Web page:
Simonson, Helen. Major Pettigrew’s Last Stand. New York: Random House, 2010.
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I first discovered this book one day when I was reshelving at the library. I have to admit that the only reason I was drawn to it was the name “Pettigrew,” due to the fact that I so love both the book and the movie Miss Pettigrew Lives for a Day. It seems silly to assume that all books with the name “Pettigrew” in the title will be ones I love, but based on this whopping sample size of two, I can (I mean, how many books can there possibly be with the name “Pettigrew” in the title?).
Normally, I’m one to pooh-pooh any books with endorsements that compare them to Jane Austen. There was, and always will be, only one Jane Austen. However, I must give credit where credit is due and admit that this is one of the few “contemporary Jane Austens” I’ve read that actually deserves the comparison — or, at least, that makes sense to me. I can completely understand why such a comparison might be made, because Simonson has written a fine comedy of manners that is also a scathing commentary on English village life. And she’s done so in the gentle, subtle way that readers of Austen have come to recognize. Another author Simonson brings to mind is Barbara Pym — not as well known as Austen but another favorite of mine.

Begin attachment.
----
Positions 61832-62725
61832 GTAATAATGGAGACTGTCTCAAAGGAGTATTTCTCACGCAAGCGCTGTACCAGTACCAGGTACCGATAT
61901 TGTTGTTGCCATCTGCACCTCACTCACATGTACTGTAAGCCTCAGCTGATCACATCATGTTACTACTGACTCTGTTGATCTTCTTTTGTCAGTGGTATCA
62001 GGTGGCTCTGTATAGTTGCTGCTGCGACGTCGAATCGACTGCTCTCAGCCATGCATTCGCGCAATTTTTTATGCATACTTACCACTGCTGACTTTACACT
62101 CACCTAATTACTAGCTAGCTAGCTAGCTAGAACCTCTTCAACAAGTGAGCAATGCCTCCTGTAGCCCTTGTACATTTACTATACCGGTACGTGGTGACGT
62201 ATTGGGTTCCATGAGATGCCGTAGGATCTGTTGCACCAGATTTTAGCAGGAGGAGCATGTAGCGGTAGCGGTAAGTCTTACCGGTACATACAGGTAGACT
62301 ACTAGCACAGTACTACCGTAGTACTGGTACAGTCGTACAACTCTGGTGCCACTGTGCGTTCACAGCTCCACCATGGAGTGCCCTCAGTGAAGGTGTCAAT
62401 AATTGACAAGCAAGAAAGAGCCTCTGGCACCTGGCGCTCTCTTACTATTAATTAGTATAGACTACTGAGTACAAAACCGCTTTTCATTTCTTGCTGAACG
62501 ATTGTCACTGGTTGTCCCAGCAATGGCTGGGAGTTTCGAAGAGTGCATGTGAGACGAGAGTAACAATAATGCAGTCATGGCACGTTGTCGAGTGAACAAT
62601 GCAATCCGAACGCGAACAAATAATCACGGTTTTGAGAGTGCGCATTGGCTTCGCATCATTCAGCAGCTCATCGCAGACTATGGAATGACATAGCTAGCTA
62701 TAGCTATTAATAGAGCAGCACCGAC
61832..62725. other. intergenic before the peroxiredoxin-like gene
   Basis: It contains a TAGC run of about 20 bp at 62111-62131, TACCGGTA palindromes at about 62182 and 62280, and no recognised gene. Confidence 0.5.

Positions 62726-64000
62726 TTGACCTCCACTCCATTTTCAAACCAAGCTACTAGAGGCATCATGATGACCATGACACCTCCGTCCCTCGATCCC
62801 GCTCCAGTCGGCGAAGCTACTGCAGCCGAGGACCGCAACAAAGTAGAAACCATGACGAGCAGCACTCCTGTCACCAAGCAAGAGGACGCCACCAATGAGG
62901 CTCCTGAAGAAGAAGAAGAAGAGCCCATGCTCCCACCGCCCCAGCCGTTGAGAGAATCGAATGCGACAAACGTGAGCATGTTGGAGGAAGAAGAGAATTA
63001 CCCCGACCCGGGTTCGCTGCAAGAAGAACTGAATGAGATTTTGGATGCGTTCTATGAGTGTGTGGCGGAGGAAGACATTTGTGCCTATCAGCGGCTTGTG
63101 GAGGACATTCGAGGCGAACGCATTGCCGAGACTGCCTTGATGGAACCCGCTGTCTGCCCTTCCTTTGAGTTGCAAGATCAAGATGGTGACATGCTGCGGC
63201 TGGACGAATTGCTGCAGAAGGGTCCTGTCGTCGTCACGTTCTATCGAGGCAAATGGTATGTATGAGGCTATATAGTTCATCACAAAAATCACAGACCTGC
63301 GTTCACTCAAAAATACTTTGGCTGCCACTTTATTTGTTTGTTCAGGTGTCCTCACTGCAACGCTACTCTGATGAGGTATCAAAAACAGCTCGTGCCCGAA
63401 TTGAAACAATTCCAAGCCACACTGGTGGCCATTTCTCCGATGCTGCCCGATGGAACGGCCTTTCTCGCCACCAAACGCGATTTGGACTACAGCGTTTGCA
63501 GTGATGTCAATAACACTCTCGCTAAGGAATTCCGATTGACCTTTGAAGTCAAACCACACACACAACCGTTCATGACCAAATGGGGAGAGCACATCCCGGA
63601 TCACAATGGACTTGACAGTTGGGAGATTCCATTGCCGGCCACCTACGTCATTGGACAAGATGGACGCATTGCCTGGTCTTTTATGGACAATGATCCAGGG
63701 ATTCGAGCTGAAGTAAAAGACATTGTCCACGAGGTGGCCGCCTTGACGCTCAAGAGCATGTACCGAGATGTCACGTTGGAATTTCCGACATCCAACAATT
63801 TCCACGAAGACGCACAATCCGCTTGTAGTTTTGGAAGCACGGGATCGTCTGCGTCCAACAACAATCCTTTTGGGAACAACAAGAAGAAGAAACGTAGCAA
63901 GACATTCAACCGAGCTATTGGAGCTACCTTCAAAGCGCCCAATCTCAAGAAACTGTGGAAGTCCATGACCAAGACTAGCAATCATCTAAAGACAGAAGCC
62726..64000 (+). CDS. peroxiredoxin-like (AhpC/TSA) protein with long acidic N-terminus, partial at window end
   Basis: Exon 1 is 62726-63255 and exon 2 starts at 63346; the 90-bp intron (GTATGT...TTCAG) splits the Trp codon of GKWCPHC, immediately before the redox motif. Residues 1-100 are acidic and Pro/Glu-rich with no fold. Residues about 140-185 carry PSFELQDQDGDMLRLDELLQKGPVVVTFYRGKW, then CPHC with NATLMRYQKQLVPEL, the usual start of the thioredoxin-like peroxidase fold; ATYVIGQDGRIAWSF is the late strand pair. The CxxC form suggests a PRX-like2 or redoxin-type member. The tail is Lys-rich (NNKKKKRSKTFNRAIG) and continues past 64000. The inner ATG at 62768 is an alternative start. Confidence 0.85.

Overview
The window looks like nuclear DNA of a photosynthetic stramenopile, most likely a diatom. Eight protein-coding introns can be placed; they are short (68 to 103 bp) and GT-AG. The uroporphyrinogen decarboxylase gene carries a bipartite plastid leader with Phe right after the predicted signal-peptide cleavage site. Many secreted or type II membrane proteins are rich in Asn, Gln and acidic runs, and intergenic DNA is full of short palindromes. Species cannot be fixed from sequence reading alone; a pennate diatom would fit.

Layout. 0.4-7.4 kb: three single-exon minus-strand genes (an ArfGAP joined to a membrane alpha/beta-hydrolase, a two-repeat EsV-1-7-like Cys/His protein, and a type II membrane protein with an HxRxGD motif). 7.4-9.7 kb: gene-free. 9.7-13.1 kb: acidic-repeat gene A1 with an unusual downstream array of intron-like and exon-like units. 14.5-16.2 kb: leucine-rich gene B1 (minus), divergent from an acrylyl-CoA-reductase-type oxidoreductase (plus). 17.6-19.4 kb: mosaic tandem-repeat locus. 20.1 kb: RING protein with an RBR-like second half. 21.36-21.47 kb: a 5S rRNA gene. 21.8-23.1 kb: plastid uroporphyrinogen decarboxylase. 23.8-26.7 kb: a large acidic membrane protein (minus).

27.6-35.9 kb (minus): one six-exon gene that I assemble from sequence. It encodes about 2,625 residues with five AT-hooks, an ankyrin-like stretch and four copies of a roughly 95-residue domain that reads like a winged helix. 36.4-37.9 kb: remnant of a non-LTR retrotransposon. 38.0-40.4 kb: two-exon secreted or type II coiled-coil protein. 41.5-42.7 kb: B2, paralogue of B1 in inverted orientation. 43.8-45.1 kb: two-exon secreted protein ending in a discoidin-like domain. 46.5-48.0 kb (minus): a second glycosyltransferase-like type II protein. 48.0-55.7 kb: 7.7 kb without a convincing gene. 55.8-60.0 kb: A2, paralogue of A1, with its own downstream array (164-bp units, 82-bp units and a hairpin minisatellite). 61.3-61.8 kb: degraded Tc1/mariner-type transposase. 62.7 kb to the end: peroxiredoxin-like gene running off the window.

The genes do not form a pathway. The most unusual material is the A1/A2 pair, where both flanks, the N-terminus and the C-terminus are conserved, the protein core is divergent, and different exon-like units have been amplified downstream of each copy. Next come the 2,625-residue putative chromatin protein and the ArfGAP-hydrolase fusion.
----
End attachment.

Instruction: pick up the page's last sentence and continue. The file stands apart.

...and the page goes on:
This is the story of Major Pettigrew, a retired English gentleman in every sense of the word, who lives in a 21st-century village. He has been a widower for a number of years, and when we first meet him, he is dealing with the death of his only brother. He is now the only living member of his respectable clan, who was headed up by his father who had been stationed in India. His life turns upside down when he finds himself, much to his amazement, falling in love with a Pakistani shop keeper in town — a woman with a sharp intelligence and a mind of her own.
Along the way, we meet all the colorful characters we expect to meet in an English village: the other gentlemen, the gentlewomen, the bigots, the gossips, the protestors, an obnoxious visiting American (or two. What’s an English village without one of those?), those who would destroy the village for a little cash, and those who would lay down their lives to preserve it. All those who know such tales know that they are England on a micro scale. We know that we can look at one village, sketched by a capable pen, and find ourselves looking upon much of the entire country.
What a treat Simonson has given us in this fresh, 21st-century update of a tale that’s been told many times. She set herself a nearly impossible task and executed it beautifully. I tip my bowler to her and hope that she’ll be writing many, many more novels.